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Classroom Cash

Plan, Nebraska College Savings, Utah Educational Savings, and Virginia CollegeAmerica.

Lagging as the worst, on the other hand, are the Alabama Higher Education 529, Alaska John Hancock Freedom 529, Missouri MOST 529 Advisor, Nebraska AIM College Saving, and two separate plans from West Virginia: Cornerstone SMART529 and Leaders SMART529. Typical reasons for the underper_formance include chunky management fees and _sluggish

Stocking Up: Picking the right investments
Once you choose your plan, then it’s time to figure out your ideal investments. In general, think of it as a miniature retirement plan: You’re going to need ready cash when your kid reaches college age, in about 16 years if you’re starting at birth. As such, start with a riskier equity-heavy portfolio when the student-to-be is still young and there’s plenty of time to get over any market slumps. Don’t get too conservative too early, or you could possibly miss out on higher returns of stocks. After all, you’ll need every little bit of appreciation.

Then as your child gets closer to college age, you can shift into safer investments like bonds or money market funds, which won’t tank just as your child is heading off to college. “The less time you have until your child goes to college, the less aggressive your portfolio should be,” says Pritchett. To make things simpler, most states offer an age-based fund option, which does the shifting automatically for you after you enter your child’s birth date, similar to target-date retirement funds, which have become the one-stop shopping option of the investment world.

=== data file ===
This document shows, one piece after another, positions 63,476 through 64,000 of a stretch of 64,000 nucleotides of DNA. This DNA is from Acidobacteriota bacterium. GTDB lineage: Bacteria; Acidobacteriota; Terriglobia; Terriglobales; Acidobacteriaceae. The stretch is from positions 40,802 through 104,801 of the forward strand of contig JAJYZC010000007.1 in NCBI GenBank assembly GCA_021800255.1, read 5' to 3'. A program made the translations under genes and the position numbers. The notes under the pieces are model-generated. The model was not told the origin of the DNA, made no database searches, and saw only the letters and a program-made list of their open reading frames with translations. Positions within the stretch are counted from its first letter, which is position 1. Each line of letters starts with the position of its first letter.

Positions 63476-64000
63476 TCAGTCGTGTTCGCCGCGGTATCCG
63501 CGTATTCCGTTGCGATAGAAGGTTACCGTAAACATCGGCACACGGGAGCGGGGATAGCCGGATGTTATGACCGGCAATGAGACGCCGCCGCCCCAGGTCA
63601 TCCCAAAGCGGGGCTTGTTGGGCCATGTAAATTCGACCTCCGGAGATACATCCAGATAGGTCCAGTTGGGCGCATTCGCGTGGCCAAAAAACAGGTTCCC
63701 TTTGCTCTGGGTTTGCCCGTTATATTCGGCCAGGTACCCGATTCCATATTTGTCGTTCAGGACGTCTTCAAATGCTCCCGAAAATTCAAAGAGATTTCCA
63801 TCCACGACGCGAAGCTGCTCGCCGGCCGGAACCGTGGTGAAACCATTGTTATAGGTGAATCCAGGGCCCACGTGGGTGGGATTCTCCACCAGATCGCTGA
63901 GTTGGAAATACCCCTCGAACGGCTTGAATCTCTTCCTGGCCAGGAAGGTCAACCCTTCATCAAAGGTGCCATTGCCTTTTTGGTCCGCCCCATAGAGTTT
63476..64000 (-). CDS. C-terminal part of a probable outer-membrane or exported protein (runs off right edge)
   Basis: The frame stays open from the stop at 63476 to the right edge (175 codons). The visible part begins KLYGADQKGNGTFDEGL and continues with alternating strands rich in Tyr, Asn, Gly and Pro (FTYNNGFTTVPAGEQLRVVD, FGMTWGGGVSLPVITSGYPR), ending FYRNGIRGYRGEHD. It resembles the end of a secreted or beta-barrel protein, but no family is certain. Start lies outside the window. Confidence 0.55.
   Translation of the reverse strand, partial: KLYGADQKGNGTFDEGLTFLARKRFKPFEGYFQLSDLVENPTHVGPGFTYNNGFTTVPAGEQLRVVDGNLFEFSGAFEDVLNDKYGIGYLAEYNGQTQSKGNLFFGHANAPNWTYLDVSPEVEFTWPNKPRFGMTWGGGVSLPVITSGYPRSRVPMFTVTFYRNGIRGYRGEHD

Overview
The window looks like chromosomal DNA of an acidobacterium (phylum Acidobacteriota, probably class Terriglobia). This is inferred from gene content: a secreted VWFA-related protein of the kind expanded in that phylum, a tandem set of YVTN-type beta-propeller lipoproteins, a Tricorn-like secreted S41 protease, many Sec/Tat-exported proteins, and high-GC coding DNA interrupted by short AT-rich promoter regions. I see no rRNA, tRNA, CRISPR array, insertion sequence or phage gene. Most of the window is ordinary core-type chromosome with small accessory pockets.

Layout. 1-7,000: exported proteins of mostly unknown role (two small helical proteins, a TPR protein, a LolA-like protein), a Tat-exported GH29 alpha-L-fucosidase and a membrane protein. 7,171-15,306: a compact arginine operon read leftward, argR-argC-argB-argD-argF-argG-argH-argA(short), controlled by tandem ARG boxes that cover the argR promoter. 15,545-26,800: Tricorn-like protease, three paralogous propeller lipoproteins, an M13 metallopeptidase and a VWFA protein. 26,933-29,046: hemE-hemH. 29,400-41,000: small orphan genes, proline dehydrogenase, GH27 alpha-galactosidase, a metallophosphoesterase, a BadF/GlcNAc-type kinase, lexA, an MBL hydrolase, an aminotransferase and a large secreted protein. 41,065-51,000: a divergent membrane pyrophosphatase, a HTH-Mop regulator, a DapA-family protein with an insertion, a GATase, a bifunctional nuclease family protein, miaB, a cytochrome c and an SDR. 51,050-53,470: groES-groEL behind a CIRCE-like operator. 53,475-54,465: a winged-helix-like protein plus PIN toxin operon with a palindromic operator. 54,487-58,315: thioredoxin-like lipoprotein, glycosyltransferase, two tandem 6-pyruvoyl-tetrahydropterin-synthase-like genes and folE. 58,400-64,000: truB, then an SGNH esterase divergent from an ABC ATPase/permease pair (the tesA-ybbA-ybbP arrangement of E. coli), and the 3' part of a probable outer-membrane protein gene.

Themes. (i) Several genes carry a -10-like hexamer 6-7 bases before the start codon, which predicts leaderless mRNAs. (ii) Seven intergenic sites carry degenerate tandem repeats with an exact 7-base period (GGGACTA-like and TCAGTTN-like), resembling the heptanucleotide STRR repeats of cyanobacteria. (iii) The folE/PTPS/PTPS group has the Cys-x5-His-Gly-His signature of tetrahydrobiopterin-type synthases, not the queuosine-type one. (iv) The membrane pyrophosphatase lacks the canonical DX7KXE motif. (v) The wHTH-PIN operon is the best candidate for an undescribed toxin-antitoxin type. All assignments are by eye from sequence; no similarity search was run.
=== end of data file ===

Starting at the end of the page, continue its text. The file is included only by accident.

If your needs or risk tolerance change, you can always change your investment selection once a year, notes Joe Hurley, founder and
CEO of Savingforcollege.com. But whatever fund options you choose, here’s a nice bonus: Competition is pitting every state’s 529 against every other one, and that’s working in your favor. Says Hurley: “Fees and expenses are significantly lower than where they used to be.” Some plans have cut their enrollment fees and lowered the fees charged for management expenses.

The Home Stretch: Tips on reaching the finish line
A few key strategies from the experts: If possible deal directly with 529 plan providers, such as—Vanguard or T. Rowe Price—rather than outside brokers who might charge commissions. Know that your 529 savings are not considered the student’s assets in calculations for grants and loans (another recent tax-law change, notes Hurley). Because it’s a parental resource, it won’t cripple your child’s ability to qualify for some forms of financial aid. “You’re not going to be penalized for saving,” says Williams of the College Savings Plan Network.

In addition, there are hard 529 maximums that you can’t surpass. The amount varies by state, but if the cap is say $250,000, then your contributions can’t exceed that. But if your 529 grows itself beyond that ceiling, then the total amount is still eligible for tax-free withdrawals.

Finally, don’t neglect your own future just so your kids will graduate debt-free. You have to be putting a little cash aside for your golden years at the same time;


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